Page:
Merlin Bird ID by Cornell Lab of Ornithology
iOS iPhone Reference
What's that bird? Merlin Bird ID helps you solve the mystery in 5 questions, or with a photo of a bird.
First, Merlin asks you a few simple questions. Then, almost like magic, it reveals the list of birds that best match your description. Pick your bird, then delve into more photos, sounds, and ID tips about your bird!
If you have a photo, Merlin can help there as well. Take a photo, or choose one from your photo gallery, and Merlin will offer a list of birds that best match your photo.
Merlin is fun and easy to use—whether you’re curious about a bird you’ve seen once or you’re hoping to identify every bird that comes to your feeder. The answers are waiting for you with this free app from the renowned Cornell Lab of Ornithology.
• Merlin will now identify a photo. Select your photo, tell Merlin where and when you took it, and you'll see a short list of suggested identifications.
• Download bird packs containing the species of your region, reducing the app size.
• Created for beginning and intermediate bird watchers, Merlin identifies the 1,150 most common bird species of the continental United States, Canada, Mexico, Guatemala and Belize.
• Explore birds by location and date with a list of species seen in the area.
• Intelligent results. No more scanning through hundreds of possibilities! Merlin shows the birds near you that fit your description.
• Customized location and date tools generate best answers for your neighborhood and time of year.
• Powered by eBird to deliver the most accurate results based on millions of sightings from bird watchers across North America.
• Enjoy more than 3,000 photos of birds, including males, females, and juveniles.
• Learn ID tips from Cornell Lab of Ornithology experts.
• Listen to beautiful bird songs and calls from the Macaulay Library at the Cornell Lab of Ornithology.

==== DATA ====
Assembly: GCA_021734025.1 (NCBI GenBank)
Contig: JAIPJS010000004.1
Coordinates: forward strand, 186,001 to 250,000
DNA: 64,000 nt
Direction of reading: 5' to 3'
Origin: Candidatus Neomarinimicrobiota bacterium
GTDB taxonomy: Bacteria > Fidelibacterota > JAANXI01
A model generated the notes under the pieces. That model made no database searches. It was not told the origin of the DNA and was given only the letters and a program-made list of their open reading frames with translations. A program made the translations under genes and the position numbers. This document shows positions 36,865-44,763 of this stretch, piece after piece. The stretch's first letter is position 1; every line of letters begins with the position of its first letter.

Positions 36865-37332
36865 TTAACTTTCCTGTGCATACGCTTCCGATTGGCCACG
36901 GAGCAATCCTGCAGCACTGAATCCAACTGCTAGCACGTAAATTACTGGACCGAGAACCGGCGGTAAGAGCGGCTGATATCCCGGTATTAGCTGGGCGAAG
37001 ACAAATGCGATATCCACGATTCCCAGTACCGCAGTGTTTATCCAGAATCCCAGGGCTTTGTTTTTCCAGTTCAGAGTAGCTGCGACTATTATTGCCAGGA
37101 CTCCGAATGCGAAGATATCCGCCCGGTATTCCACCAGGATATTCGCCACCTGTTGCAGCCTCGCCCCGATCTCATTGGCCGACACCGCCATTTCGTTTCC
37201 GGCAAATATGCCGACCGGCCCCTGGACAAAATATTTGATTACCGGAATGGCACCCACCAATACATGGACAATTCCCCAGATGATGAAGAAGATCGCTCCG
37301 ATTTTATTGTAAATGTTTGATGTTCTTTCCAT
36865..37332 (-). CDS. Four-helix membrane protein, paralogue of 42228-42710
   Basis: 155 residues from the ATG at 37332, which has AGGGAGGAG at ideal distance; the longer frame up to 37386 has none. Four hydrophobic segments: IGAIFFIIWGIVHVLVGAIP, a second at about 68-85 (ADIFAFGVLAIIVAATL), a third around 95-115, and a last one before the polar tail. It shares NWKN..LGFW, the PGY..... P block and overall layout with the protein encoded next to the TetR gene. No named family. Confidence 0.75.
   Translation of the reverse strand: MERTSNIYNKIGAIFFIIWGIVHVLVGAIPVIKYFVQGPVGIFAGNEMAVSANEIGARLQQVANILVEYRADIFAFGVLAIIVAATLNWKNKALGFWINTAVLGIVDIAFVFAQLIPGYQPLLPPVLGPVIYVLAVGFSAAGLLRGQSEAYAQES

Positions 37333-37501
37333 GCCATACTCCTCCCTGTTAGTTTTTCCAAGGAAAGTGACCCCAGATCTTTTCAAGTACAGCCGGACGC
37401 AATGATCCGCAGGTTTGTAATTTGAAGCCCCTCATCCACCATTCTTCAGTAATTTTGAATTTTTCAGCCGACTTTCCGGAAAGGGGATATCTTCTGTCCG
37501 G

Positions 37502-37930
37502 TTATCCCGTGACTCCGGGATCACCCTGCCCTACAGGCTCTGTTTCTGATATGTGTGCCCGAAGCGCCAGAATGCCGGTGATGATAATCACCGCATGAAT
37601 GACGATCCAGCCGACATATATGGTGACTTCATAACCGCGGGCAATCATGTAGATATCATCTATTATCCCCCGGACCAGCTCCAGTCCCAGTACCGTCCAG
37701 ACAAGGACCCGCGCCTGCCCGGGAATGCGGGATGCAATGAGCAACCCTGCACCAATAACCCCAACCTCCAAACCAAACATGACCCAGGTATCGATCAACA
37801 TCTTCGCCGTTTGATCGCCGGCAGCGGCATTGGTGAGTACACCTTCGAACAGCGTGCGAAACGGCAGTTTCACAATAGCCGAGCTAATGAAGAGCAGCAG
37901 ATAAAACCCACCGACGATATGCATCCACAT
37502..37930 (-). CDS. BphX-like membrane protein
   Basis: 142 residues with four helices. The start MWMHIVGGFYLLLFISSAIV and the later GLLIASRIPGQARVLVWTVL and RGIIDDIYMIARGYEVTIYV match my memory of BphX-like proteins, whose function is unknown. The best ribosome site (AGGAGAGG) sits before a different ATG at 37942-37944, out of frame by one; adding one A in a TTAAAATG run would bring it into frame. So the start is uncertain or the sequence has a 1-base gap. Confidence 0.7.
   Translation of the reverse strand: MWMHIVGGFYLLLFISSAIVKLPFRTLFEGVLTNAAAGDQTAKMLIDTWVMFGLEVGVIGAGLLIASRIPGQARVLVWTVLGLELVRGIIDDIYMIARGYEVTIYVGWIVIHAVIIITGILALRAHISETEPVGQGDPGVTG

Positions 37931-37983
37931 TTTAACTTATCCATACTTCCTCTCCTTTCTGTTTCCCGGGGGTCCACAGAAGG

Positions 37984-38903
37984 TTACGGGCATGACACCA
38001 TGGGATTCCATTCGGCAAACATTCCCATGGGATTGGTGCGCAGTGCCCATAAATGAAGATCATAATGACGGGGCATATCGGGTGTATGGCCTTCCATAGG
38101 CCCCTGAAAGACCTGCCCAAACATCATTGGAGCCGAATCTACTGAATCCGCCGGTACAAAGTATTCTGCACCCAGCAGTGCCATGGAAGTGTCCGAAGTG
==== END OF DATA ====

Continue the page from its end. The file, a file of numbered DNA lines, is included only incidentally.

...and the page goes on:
• It’s all free! The Cornell Lab of Ornithology’s goal is to help you and millions of others to learn about birds.
Merlin Bird ID currently includes Bird Pack downloads for the United States including: Northeast, Southeast, Midwest, Rocky Mountains, Southwest, Texas and Oklahoma, Alaska, and West Coast. Canada is covered by Eastern Canada and Western Canada packs. Mexico packs include Yucatan Peninsula, and another for Oaxaca and Chiapas. Central America Bird Packs include Guatemala and Belize.
About Photo ID
Powered by Visipedia, Merlin Photo ID uses computer vision technology to identify birds in photos. Merlin learns to recognize bird species based on training sets of hundreds of thousands of photos from birders at eBird.org. When using photo ID, enter the date and location where you took the photo; those clues improve Merlin’s accuracy by helping it focus on the species you most likely encountered there.
New in 1.3.2
New location shortcut
When you are using the Likely Birds feature, just tap the location button in the bottom right corner of the screen to quickly update the bird list to you current location.
Improved date selector
There is now a new option in the date selector– Today. The date (and the bird lists) shown will always stay current when Today is selected!
1.3 Release notes
New - EXPLORE BIRDS feature
By popular request, Merlin now helps you discover other birds around you. The updated Explore Birds screen can now be filtered by any location and date, or a Bird Pack you have installed. Explore the birds that have been reported around you, whether you are birding at home, or on a trip.
New - Sort by Most Likely
The Explore Birds list can now be filtered by how often each bird is reported in your area of interest. The most commonly reported birds show up at the top, giving you a better idea of species you should be looking for.
Pro tip: Sort your list by Most Likely, and then search for “gull” or “sparrow” to see a list of the gulls or sparrows sorted by how common they are. This is another handy way to identify your mystery bird.
Improved Photo ID results
We found a few ways to improve the results from Photo ID, particularly if you are setting a location. If you haven't tried out Photo ID yet, we encourage you to give it a shot. You can snap a photo of the bird with your phone, or take a photo of the back of your camera view finder, or your computer screen, however it is easiest for you to get a photo on your phone.